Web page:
Jacob's Reviews > Strangers: Homosexual Love in the Nineteenth Century

Strangers by Graham Robb
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's review
Oct 09, 2009

really liked it
bookshelves: 2007-2009, gender-and-sexuality
Read from September 01 to 28, 2009

October 2009

A fascinating study of gay life before the twentieth century, using what literature is available from the times: which, aside from subtle (and, at times, not-so-subtle) references in actual literature, usually meant trials and police reports, other legal notes, and journals from the medical community--usually psychologists. Not to say that gay people of previous centuries were criminals or insane; but in cases where homosexuality is considered a crime and a disease, then obviously homosexuals are seen as criminals or worse.

But there were also unintended benefits to the various ways the public responded to the homosexual "problem," too. While Robb aknowledges that lives and reputations were certainly destroyed by ugly laws and misunderstanding officials, the unintended consequences were often that, due to the attention given to legal and medical cases, many gay people who thought themselves alone in an unforgiving world instead learned that they, and their feelings, were not so uncommon. While gay life in the 18th and 19th centuries was far from easy, it did manage to exist--and thrive. I know I used the word already, but what the heck: fascinating.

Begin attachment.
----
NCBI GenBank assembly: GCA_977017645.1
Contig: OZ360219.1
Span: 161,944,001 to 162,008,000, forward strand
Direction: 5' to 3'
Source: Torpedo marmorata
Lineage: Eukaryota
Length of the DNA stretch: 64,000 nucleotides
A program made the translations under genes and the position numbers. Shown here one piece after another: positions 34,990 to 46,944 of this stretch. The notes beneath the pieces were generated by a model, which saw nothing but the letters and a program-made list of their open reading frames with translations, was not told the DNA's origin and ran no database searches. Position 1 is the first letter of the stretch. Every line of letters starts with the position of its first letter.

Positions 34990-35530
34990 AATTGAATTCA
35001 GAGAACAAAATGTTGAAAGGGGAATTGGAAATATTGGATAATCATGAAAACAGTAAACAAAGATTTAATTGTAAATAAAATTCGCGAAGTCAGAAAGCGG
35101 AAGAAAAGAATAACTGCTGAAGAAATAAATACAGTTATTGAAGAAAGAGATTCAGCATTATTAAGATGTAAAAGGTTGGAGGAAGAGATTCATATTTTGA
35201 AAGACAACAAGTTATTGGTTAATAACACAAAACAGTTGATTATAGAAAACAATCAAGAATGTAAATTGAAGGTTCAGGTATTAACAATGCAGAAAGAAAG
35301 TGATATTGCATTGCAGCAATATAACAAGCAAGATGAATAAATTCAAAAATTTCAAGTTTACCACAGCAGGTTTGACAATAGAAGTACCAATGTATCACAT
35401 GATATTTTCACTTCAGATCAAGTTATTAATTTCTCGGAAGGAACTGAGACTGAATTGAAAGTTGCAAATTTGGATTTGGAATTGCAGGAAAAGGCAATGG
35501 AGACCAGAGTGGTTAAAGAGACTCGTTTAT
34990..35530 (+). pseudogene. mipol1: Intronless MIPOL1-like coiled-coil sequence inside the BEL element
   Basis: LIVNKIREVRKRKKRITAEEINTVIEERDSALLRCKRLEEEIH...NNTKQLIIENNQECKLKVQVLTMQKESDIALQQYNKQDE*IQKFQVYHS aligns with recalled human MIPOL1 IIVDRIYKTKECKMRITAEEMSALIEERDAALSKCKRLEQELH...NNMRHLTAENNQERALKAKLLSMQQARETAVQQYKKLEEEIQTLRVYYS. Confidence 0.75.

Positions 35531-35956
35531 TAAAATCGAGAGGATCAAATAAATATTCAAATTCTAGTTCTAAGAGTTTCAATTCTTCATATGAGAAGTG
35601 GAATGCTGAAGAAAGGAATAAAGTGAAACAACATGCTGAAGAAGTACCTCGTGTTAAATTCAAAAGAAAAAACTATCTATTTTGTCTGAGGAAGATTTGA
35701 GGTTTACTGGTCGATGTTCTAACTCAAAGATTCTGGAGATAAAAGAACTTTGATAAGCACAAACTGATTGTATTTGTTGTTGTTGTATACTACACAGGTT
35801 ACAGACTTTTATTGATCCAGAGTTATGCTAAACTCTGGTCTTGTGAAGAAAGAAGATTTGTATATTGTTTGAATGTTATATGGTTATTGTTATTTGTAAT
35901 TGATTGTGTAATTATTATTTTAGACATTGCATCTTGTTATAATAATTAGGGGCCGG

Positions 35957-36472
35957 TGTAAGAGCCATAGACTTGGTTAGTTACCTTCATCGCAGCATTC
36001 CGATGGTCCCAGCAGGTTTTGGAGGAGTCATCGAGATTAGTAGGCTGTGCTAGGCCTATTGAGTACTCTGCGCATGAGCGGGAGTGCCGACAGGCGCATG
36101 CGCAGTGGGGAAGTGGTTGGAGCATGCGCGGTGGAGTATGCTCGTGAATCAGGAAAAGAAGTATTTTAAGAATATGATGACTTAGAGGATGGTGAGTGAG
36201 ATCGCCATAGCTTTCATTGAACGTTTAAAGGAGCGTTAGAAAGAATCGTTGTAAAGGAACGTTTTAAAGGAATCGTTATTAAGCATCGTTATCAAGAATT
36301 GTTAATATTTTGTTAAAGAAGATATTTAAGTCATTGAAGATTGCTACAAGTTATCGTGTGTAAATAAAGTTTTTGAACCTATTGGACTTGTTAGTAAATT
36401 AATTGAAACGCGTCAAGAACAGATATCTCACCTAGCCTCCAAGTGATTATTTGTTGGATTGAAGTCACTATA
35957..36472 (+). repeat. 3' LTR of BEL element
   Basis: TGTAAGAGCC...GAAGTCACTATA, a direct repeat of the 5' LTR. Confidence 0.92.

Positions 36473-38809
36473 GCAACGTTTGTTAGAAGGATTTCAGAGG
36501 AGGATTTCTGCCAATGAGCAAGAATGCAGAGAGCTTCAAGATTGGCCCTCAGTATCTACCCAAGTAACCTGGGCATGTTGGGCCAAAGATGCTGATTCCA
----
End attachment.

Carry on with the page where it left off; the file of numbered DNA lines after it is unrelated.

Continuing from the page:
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Reading Progress

09/02/2009 page 1
0.29% "Randy Shilt's bio of Harvey Milk included (very) brief history of gay culture & movements. This should expand on that."
09/04/2009 page 48
14.08% "On medical myths: "a left-handed man with small hands and feet, [and] warm skin...was probably suffering from a serious disorder" Heh." 4 comments
09/14/2009 page 170
49.85% ""Guerre aux cons, paix aux trous-de-culs!"" 1 comment
09/27/2009 page 233
68.33% ""Ulrichs told his sister that it would be 'extremely unChristian' to ask God to perform a miracle and turn him into a lover of women."" 1 comment
09/30/2009 page 352
100% "Done, but need to reread/skim some chapters before reviewing. Should probably post a few more (and better) quotes, too."

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